Growing hazelnuts has been a special focus of ours for several years, one which we are now feeling confident enough to share. These are interspecific hybrids, which are open-pollinated, and whose characters will vary from plant to plant. In our breeding effort we have focused on saving seed from the very best, most productive parents. Hazels are poised to be a leader in sustainable food production as the plants are very long-lived and whose nuts are more flexible in their use then soy. Rounded vigorous bushes have showy male flowers, a long cylindrical catkin inflorescence which blooms just as the bees are waking up, but are instead assisted by the wind. The female flowers are minute buds in which only the small ruby-red stigmas are apparent, each stigma representing a nut. The nutritious nuts which are said to be 10,000 times more desirable to wildlife than acorns, appear in insignificant quantities as early as 3 years, with heavy production peaking around years 8-10. As production begins to drop, or the bushes become too difficult to manage, one may choose to coppice the whole of the plant in order to reinvigorate the plants productive potential. Coppiced wood may be used as trellising, ramial chips, biochar, or simply wood chip mulch. Most plants will begin to bear again in 2 years time, and a very few may not make the cut. Hazels are very adaptable to a wide range of climatic conditions and a diversity of applications, such as PYO, formal and informal hedges, and wildlife plantings. Beautiful fall foliage for the back of a large naturalistic planting. For more information visit our Neohybrid Hazelnut webpage.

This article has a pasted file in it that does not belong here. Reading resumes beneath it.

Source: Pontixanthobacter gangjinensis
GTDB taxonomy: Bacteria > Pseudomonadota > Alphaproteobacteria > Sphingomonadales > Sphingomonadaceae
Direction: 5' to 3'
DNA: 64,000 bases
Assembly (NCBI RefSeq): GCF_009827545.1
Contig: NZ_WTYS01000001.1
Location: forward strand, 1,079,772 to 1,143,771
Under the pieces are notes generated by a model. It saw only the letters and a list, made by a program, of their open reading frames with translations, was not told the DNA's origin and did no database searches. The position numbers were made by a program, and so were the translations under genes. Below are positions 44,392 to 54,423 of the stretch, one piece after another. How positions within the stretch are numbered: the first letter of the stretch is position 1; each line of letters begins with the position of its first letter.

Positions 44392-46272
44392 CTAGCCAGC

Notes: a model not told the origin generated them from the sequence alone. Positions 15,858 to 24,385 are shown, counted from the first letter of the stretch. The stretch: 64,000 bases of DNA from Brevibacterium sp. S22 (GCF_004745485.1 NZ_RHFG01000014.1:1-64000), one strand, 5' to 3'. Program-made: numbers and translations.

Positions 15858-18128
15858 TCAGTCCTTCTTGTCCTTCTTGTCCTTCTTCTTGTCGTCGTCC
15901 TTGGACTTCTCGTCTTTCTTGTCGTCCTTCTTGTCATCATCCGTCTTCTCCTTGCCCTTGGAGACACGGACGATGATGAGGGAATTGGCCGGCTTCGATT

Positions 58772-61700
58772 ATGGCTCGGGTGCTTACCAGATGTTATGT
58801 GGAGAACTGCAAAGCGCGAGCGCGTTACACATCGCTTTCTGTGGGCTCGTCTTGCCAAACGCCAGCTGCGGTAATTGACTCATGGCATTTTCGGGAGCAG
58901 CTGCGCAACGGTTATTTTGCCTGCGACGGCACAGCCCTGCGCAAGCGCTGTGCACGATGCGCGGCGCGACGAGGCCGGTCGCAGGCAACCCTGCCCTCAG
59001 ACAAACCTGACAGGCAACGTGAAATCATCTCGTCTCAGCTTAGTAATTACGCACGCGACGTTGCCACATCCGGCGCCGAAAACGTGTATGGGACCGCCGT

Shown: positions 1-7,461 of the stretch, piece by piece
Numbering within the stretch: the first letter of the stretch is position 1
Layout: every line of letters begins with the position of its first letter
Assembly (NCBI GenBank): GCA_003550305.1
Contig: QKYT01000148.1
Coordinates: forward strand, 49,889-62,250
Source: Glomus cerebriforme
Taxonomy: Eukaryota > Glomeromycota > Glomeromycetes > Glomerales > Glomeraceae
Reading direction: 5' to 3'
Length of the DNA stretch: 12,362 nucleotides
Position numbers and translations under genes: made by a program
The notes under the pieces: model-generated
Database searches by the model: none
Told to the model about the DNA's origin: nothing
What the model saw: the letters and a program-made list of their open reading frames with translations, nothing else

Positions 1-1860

Aside from our own insights and observations into the appearance, growth and use of the many plants we grow, with much appreciation, we have largely depended on many written and online resources to help us bring these things to light, in ways we ourselves have been unable. Furthermore, we recommend you explore these resources for more in-depth information.
Lawrence Newcomb. 1977. Newcomb’s Wildflower Manual. Boston, New York: Little, Brown and Company.
Piet Oudolf, and Noel Kingsbury. 2013. Planting: A New Perspective. Portland, Oregon: Timber Press.
Piet Oudolf, and Noel Kingsbury. 2005. Planting Design: Gardens in Time and Space. Portland, Oregon: Timber Press.
Piet Oudolf, and Henk Gerritson. 2003. Planting the Natural Garden. Portland, Oregon: Timber Press.
Piet Oudolf, and Henk Gerritson. 2000. Dream Plants For the Natural Garden. Portland, Oregon: Timber Press.
Rick Darke. 2007. The Encyclopedia of Grasses for Livable Landscapes. Portland, Oregon. Timber Press.
Internet. Missouri Botanical Plant Source. 2014. www.missouribotanicalgarden.org/PlantFinder.
Internet. Wikipedia. 2014. en.wikipedia.org.